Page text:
Whether you’re a first time mother or you’ve been through pregnancy before, chances are you’ve done your reading when it comes to ensuring a healthy, happy pregnancy. While you were perusing through pregnancy magazines and flipping through pregnancy books, you might’ve come across diet suggestions. This probably included a list of things that aren’t safe to eat while you’re pregnant, like certain types of fish and soft cheeses.
But what exactly is it that’s so bad for pregnant women? Here’s what you need to know about eating soft cheeses during pregnancy.
Which soft cheeses are we talking about?
Common types of soft cheeses that are generally considered risky for pregnant women include feta, Brie, Camembert, queso blanco, queso fresco, blue cheeses like Roquefort and gorgonzola and panela.
What’s so bad about them?
The thing that can be dangerous about these types of cheese is that they’re often unpasteurized. This means that they’re made without being heated to a certain temperature to kill off bacteria that may be present. Raw milk is often used to make soft cheeses, and certain types of bacteria can be found in raw milk – particularly a bacterium called Listeria monocytogenes.
What are the dangers of Listeria monocytogenes?
This bacterium can be found in water and soil, meaning it can contaminate vegetables and animals. It’s killed off by pasteurization and cooking, but it can still be found in raw meats and raw milk. Those who are exposed to Listeria monocytogenes can develop listeriosis, which can be dangerous – especially for pregnant women. Initial symptoms are flu-like, and may involve headaches, muscle aches, nausea and vomiting. If it spreads to the nervous system, it can cause stiff neck, disorientation and convulsions. In pregnant women, it can also result in miscarriage, premature delivery, newborn infection and death in the unborn baby. Antibiotics can prevent fetal complications and kill off the bacteria.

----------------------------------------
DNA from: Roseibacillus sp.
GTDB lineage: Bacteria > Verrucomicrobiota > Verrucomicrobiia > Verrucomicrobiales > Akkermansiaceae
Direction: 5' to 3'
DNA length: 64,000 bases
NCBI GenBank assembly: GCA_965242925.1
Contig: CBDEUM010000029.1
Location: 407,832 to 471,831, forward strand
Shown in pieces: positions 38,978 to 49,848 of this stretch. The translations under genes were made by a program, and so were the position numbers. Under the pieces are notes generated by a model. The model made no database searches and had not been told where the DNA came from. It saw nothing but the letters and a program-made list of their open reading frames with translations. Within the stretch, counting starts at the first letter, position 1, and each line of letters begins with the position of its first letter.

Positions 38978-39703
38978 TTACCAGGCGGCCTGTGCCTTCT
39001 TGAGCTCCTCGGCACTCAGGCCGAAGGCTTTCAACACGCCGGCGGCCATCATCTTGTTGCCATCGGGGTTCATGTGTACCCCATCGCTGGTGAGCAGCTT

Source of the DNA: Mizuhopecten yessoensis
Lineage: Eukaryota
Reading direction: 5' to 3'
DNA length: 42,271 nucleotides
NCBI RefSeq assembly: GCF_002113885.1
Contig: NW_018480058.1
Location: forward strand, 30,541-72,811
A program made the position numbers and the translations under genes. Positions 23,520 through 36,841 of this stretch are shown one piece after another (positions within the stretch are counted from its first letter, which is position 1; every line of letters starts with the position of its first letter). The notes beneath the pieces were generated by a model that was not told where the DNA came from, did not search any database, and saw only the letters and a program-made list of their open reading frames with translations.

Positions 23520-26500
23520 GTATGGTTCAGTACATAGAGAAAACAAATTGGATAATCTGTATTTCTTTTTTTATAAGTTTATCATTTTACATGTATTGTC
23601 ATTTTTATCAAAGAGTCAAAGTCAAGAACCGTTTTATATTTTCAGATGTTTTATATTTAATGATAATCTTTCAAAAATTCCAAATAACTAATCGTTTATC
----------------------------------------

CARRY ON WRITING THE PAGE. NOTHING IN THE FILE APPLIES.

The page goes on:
So, soft cheeses are totally off-limits?
Not all soft cheeses are off-limits – they’re only dangerous when they’re unpasteurized. As long as you check the labels on the cheese you buy and make sure to only get varieties that specifically say that they’re pasteurized, you should be fine. If you can’t see a label – like when you’re out at a restaurant or eating at someone else’s house – you’re better off avoiding soft cheeses just to be on the safe side.
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